Here's my new wire-feed (MIG) welder.
All of it.
They sell these things as accessories for commercial MIG units, but they can also work great on 24 volts from two car batteries.
I have it loaded with .030" flux-core welding wire.
It cost me less than $100 on ebay.
The "Ready Welder" is a similar commercial product.
WARNING: The tip is electrically on all the time!

Cheap Welding for Punks compares this gizmo to other homebrew welding methods.

In the following video, notice that I'm controlling power with the distance to the work. Close in melts in more, further away increases the wire resistance. That decreases current and the weld is cooler and builds up metal in a taller puddle. Notice that my first weld is terrible because I forgot to do that. The next two welds get a lot better. These are two random batteries that have been sitting out in the yard for at least a month. I don't know how well charged they are.

Thanks to Star for videography and other good works.

Want more homebrew welders?
Try an AC stick welder from microwave oven transformers,
DC stick welding with car batteries,
Solar powered golf cart welder

Step 1: Gun Shopping

Spoolguns are sold as accessories for MIG welders for welding aluminum. The aluminum wire tends to jam up in a conventional wirefeed welder. So people get these spoolguns. They also get them for confined spaces and to work longer distances from the powersupply unit.

I bought this spoolgun on Ebay for under $100. There's no brand name on it and no provision for shielding gas. It's well made and works great for flux-core wire. I don't see any like it at the moment, but there are a number of Miller and other major brand spoolguns for sale. Do "show completed listings" to see how much they've been going for.
<p>can this be made to run off of 110v house current? it would be great to just plug it in and use it without haveing to store car batteries and keep them charged.</p>
Real nice! I'm thinking of doing this for my off road rig, like Bender Ridriguez. I'm going to use a gun that's gas compatible so that I can run hard wire for steel and also use the gas bottle for running pnuematic tools and airing up tires.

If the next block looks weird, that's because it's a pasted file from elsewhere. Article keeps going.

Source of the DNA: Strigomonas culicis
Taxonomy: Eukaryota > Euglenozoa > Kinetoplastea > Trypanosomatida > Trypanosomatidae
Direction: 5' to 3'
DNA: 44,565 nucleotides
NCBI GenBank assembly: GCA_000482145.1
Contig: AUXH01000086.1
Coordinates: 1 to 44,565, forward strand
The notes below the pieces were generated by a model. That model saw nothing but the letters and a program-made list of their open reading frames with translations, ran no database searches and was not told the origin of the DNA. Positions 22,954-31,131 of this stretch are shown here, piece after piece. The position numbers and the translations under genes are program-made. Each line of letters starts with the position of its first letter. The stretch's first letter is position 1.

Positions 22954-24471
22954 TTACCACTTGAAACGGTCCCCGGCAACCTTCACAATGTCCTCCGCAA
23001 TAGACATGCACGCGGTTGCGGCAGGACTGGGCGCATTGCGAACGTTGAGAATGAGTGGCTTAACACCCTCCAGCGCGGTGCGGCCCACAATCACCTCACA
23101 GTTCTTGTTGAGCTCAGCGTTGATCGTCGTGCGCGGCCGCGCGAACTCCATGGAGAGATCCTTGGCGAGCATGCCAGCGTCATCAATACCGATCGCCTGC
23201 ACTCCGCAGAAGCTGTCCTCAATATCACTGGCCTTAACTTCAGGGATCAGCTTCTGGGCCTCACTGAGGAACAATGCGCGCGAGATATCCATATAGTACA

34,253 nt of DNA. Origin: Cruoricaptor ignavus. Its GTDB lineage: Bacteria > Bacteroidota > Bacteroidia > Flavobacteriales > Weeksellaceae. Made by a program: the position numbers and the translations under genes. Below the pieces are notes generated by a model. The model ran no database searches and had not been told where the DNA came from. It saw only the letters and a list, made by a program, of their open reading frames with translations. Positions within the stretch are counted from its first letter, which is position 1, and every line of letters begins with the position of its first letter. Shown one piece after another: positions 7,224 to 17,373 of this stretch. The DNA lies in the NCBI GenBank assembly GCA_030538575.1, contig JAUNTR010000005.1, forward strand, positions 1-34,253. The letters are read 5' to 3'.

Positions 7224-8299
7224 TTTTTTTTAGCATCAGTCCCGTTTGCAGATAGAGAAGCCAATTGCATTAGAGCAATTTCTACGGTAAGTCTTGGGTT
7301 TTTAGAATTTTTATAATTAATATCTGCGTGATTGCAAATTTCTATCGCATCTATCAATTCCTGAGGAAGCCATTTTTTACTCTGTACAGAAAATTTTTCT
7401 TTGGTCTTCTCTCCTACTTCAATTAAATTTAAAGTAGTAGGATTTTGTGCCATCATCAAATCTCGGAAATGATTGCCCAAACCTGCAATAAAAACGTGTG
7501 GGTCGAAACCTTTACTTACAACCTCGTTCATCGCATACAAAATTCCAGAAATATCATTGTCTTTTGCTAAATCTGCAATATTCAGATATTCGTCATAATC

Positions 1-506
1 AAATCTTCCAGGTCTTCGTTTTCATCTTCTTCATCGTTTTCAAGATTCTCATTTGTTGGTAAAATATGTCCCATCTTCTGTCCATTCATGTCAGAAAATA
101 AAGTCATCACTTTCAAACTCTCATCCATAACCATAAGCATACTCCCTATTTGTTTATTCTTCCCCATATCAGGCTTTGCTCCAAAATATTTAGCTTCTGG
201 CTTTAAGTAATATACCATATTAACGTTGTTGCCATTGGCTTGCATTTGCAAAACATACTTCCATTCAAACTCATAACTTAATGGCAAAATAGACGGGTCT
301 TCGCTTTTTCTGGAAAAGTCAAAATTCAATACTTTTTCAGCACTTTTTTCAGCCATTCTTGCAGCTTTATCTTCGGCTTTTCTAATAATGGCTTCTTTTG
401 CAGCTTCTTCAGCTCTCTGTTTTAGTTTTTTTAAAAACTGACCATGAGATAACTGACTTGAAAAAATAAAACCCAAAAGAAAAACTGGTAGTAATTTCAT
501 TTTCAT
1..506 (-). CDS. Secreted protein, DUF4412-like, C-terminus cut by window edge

You know, I was thinking this could probably be run on a pair of 24V electric bike batteries in parallel as a backpack welder setup. That would be amazing for off road repair and whatnot.
<p>Very nice thank you very much.</p>
I don't get why people think that all these currents are so different. Our school shop has Lincoln stick welders that run DC with the work clamp positive or negative, and they have AC. I guess for this kind of welder a positive tip is different but not for &quot;all&quot; of them.<br>By the way, great video.
does your school shop have mig welders? if so then you should know that polarity maters using flux core(DCEP) versus solid wire(DCEN). that don't mater much on arc welders the polarity on those is dependent on where you want the heat to go(though if your welds have the DC ability don't use AC).
You're supposed to use DCEN with FCAW and DCEP with Mig. The type of welding current does matter on stick depending on the electrode you are using. Some electrodes do not work well with different currents. For example, 6010 should be run on DCEP, whereas 6011 can be run on DCEP and AC current. <br> <br>I'm not saying you can't get it to run, but it will perform poorly. <br>I know this is old, but people can still find this and take away the wrong information.
Hey, I used your Instructable as a basis for building a <a href="https://www.instructables.com/id/EVT7NDQHI3TYVLW/" rel="nofollow">portable welder</a>. I created an Instructable for my project, and would be honored if you'd comment on it!
I think I saw a post here about using a couple of microwave power supplies. My question is, could this be done with a couple of pc power supplies (I imagine in series to get the voltage up closer to 24 volts -ish)? As these are switching supplies, I am nit sure this would work out. If it did, I am thinking that the 40 +/- amps one could get from a pc ps (or two in series) would be plenty for aluminum. Of course, since there are a lot of these things around for almost free at surplus, maybe use 4, a set in series and each set in parallel to up the current if needed. Am I on the right track, or would the switching ps or any other aspect of a pc ps make this a bad selection for a spool welder ps? <br>Thanks in advance. <br> <br>Dan